The Italian Influence on English Barometers from 1780
Author: Edwin Banfield
160 pages, 193 illustrations.
The barometer was invented in 1643 by an Italian, Evangelista Torricelli, so it is not surprising that Italians have had a considerable influence on its development and design. What is surprising is that by 1800 Italian barometer makers and retailers should have dominated the market in domestic Britain.
The vast majority of barometers made in Britain before about 1800 were of the stick or cistern tube type. Hooke's innovative wheel mechanism had not been received enthusiastically in Britain and very few were made in the seventeenth and eighteenth centuries: the wheel instrument was regarded as too expensive and not as accurate as the cistern tube type.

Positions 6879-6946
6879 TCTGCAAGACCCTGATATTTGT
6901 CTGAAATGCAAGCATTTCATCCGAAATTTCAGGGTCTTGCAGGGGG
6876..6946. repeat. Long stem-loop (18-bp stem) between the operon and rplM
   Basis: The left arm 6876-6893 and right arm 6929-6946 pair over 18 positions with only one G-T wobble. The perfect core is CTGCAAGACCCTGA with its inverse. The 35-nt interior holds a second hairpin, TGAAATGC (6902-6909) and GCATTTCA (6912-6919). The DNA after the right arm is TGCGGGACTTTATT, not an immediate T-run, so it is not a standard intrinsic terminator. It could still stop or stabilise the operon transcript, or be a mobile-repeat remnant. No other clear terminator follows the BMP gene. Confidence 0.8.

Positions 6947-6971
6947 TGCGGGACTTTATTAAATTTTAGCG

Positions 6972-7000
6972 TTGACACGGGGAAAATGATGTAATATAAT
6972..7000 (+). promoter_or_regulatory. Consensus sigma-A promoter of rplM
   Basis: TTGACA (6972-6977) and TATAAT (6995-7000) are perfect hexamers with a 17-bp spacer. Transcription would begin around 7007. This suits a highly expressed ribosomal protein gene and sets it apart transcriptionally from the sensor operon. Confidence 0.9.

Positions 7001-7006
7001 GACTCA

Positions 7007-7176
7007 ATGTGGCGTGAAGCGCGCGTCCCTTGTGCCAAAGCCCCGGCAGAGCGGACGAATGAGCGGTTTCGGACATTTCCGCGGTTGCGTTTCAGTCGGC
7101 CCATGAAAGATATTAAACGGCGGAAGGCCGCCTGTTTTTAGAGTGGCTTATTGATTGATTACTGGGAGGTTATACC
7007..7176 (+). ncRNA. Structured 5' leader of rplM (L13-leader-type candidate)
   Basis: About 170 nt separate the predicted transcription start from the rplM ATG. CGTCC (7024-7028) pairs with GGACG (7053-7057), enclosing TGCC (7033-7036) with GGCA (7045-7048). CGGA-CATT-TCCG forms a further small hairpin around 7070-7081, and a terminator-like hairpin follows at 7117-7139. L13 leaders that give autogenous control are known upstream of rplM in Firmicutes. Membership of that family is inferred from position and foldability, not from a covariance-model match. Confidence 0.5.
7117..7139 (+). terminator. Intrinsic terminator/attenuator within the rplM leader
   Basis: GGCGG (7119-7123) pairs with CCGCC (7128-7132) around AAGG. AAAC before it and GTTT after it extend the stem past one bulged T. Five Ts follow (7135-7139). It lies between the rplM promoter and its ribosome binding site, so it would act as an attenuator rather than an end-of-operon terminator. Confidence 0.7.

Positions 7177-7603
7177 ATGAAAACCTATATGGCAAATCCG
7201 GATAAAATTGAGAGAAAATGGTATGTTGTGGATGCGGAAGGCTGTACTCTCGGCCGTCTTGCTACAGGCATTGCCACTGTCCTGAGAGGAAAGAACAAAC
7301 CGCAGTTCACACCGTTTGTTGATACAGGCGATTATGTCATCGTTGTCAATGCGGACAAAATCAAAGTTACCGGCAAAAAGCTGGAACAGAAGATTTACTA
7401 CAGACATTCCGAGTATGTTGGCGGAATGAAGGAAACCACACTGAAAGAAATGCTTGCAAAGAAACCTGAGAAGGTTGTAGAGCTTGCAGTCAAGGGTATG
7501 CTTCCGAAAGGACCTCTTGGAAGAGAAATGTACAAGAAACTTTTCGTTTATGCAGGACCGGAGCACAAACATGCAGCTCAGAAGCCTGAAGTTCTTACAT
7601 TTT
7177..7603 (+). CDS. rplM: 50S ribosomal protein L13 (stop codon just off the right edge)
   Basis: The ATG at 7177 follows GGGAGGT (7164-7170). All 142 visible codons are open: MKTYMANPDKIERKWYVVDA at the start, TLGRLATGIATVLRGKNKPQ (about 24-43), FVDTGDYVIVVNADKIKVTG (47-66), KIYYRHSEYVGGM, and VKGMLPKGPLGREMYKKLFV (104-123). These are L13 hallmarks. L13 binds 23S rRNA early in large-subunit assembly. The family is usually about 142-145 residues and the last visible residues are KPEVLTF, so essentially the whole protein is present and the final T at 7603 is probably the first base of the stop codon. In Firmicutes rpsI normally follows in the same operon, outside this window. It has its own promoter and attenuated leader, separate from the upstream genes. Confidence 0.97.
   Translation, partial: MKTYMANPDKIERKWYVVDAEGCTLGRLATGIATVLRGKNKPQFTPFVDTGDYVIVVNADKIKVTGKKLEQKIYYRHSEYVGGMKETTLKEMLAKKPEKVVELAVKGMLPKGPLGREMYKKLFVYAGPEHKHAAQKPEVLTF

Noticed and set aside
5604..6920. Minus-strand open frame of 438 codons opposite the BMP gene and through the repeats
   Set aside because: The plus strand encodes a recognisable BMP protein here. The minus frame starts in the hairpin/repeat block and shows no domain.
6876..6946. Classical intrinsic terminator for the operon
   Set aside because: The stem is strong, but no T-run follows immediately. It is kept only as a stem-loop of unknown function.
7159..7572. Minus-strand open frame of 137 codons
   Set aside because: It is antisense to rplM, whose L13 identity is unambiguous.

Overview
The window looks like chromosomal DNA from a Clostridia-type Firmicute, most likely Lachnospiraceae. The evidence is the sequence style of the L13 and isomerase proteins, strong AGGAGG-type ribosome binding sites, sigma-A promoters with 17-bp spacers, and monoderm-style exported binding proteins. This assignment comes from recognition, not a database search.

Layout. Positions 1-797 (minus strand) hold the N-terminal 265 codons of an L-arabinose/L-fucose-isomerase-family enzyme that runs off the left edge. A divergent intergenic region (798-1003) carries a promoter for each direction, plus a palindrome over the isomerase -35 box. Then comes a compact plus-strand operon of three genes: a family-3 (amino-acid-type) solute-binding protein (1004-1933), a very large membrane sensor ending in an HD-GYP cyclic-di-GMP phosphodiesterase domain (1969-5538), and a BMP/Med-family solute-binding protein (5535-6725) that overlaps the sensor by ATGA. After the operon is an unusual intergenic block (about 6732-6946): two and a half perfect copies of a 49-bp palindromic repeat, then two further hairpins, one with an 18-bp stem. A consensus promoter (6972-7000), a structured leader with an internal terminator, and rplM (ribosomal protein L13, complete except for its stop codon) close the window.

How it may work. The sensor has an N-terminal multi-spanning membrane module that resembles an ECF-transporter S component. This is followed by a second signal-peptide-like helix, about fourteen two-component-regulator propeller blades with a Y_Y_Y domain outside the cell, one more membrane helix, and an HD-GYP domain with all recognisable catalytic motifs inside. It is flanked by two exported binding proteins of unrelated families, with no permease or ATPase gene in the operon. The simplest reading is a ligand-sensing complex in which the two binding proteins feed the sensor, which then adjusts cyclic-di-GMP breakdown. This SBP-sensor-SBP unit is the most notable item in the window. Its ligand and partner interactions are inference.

All this changed when the Italian barometer makers began to settle in Britain towards the end of the eigteenth century. They introduced their version of the wheel barometer, which became known as the banjo barometer because its shape was similar to the banjo musical instrument. They were cheap and attracive barometers and soon became very much in demand througout Britain.
The book is not intended to be a history of the barometer, although it does contain information on changes to its style and design.